Lisa Mitchell is an anthropologist and historian of southern India. Her interdisciplinary research and teaching interests include the multiple genealogies of democracy in India; political practice, public space, and the built environment; the cultural history of cement in South Asia; ethnography of informal urban credit networks; technology and infrastructure as they impact social, cultural, and political forms and everyday practices; neoliberalism and economic corridors; ethnographic approaches to the state; colonialism; and Telugu language and literature.
Lisa Mitchell's current research interests include the multiple genealogies of democracy in India; public space and political protest in the history and everyday practice of Indian democracy; the street and the railway station as public space; the city and the built environment in South Asia; and commodities in transnational history. She is currently finishing a book entitled Hailing the State: Collective Assembly, Space, and the Politics of Recognition in the History of Indian Democracy. She has also recently begun a new book project provisionally titled, The Multiple Genealogies of Indian Democracy: Global Intellectual History in Translation. Her earlier research traced the rise and fall of language as a new foundational category for the reorganization of literary production, history-writing, pedagogical practices, and assertions of socio-political identity in southern India. Her book, Language, Emotion, and Politics in South India: The Making of a Mother Tongue (Indiana University Press, 2009 and Permanent Black, 2010), was a recipient of the American Institute of Indian Studies' Edward Cameron Dimock, Jr. Prize in the Indian Humanities.
Forthcoming. “Spaces of Collective Representation: Urban Growth, Democracy, and Political Inclusion,” in Eugénie L. Birch, William Burke-White, and Mark Alan Hughes, eds., Cities for All: Issues in Sustainable Urban Development, Philadelphia: University of Pennsylvania Press.
Forthcoming. “The Railway Station and New Forms of Political Practice in the History of Indian Democracy,” Chapter 6, in Ralf Roth and Paul van Heesvelde, Eds., The City and the Railway in the World: 19th to 21st Centuries, London: Routledge (ISBN 1472449614, 978-1472449610).
2019 (with Walter Hakala). “South Asia from c. 1750,” in John Considine, ed., The Cambridge World History of Lexicography, Cambridge: Cambridge University Press, pp. 388-413.
2019. “Participatory and Adversarial Politics: Representing Speech Action, Collective Action and Emotion,” Ch. 3 in Emotions, Mobilisations, and South Asian Politics, Amelie Blom and Stephanie Tawa Lama-Rewal, Eds., Delhi: Routledge.
2019. “Language Regimes and Corporeal Practices of “Making Known”: Speech Action, Collective Assembly, and the Politics of Recognition in India,” Special Issue on Regimes of Language and the Social, Hierarchized Organization of Ideologies, Language and Communication 66: 41-54.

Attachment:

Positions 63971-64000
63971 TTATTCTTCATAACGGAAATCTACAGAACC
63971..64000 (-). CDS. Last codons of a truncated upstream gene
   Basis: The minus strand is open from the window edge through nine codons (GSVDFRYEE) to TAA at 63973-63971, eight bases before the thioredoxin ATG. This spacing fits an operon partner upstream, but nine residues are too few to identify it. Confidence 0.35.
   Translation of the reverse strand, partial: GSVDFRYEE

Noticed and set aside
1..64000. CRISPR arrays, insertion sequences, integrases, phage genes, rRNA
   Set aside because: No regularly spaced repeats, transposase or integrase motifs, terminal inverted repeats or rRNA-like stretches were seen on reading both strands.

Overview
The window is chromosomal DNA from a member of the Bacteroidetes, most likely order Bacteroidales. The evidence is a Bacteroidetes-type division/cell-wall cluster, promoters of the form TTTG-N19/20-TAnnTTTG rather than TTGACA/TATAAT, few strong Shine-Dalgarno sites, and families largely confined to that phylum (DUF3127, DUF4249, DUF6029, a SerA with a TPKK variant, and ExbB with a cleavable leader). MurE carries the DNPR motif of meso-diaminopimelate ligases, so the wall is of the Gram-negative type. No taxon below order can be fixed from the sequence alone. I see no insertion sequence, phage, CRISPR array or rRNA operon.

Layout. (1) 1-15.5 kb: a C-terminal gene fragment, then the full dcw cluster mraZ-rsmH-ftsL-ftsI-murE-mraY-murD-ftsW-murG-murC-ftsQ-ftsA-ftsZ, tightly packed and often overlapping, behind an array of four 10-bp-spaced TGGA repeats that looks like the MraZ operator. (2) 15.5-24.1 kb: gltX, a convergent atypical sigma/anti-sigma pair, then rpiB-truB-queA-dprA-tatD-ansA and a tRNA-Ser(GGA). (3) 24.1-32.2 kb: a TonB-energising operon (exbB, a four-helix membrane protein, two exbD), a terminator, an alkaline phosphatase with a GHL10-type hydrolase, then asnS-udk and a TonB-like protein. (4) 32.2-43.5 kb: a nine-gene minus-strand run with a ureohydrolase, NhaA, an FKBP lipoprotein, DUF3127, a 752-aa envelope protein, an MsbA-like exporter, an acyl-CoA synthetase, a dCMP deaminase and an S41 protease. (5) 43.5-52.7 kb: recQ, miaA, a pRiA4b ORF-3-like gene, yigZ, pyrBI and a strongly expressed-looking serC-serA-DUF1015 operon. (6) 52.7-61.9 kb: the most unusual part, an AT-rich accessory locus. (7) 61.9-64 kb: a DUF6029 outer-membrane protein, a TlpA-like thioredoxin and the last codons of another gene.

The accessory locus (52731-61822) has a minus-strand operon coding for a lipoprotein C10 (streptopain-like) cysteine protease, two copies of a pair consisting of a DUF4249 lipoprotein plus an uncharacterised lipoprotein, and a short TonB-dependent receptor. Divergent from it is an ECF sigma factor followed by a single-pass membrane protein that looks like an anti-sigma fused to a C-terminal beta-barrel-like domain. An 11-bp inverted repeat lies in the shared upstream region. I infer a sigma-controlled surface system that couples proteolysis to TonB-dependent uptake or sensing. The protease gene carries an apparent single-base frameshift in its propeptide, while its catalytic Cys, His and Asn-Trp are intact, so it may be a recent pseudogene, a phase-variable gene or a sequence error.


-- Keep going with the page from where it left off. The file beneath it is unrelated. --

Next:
2018. “Civility and Collective Action: Soft Speech, Loud Roars, and the Politics of Recognition,” in Sharika Thiranagama, Tobias Kelly, and Carlos Forment, eds., Special Issue on Civility, Anthropological Theory 18(2-3): 217-247.
2018. “Spaces of Collective Representation: Urban Growth, Democracy, and Political Inclusion,” White Paper Series for World Urban Forum, University of Pennsylvania.
2015. “The Visual Turn in Political Anthropology and the Mediation of Political Practice in Contemporary India,” The Visual Turn: South Asia Across the Disciplines, Sandria Freitag, ed., Routledge.
2014. “The Visual Turn in Political Anthropology and the Mediation of Political Practice in Contemporary India,” South Asia: Journal of South Asian Studies, 37(3): 515-540.
2013. Translation of Challapalli Swaroopa Rani, “Caste Domination, Male Domination,” in K. Satyanarayana & Susie Tharu, eds.,Steel Nibs Are Sprouting: New Dalit Writing From South India, Dossier 2: Kannada and Telugu, Harper Collins (translated from Telugu).
2011. “‘To Stop Train Pull Chain’: Writing Histories of Contemporary Political Practice,” Indian Economic and Social History Review, Vol. 48, No. 4: 469-495.
2010. Language, Emotion, and Politics in South India: The Making of a Mother Tongue, Delhi: Permanent Black.
2009. Language, Emotion, and Politics in South India: The Making of a Mother Tongue, Bloomington: Indiana University Press. Recipient of the Edward Cameron Dimock, Jr. Prize in the Indian Humanities, American Institute of Indian Studies.
2009. “Knowing the Deccan: Enquires, Points, and Poets in the Construction of Knowledge and Power in Early Nineteenth-Century Southern India,” The Madras School of Orientalism, Thomas R. Trautmann, ed., Delhi: Oxford University Press, 151-182.
2009. “Knowledge at the Edge of Empire: Experiencing Colonialism and Its Forms of Knowledge,” Fringes of Empire, Elizabeth Kolsky & Sameetah Agha, eds., Delhi: Oxford University Press, 236-256.
2006. “Making the Local Foreign: Shared Language and History in Southern India,” Journal of Linguistic Anthropology, Vol. 16, No. 2: 229-248.
2005. “Parallel Languages, Parallel Cultures: Language as the Foundation for the Reorganization of Knowledge and Practice in Nineteenth Century Southern India,” Indian Economic and Social History Review, Vol. 42, No. 4: 445-465.
SAST 002 (ANTH 107/URBS 122) - The City in South Asia
SAST 063 (ANTH 063/HIST 087) - East & West: A Hitchhiker's Guide to the Cultural History of the Modern World
SAST 208 (ANTH 201/SAST 508) - Doing Research
SAST 604 (ANTH 503/URBS 504) - Neoliberalism and the City
SAST 629 (ANTH 629) - Money, Markets, and Mutuality: Ethnographic Approaches to Credit, Creditworthiness, and Other Intersections of the Fiscal and the Social
SAST 701 (HIST 702/ANTH 711) - Historical Anthropology
SAST 704 (ANTH 706) - State, Society, & Culture in South Asia
Member of Graduate Groups in Anthropology, History, City and Regional Planning, and International Studies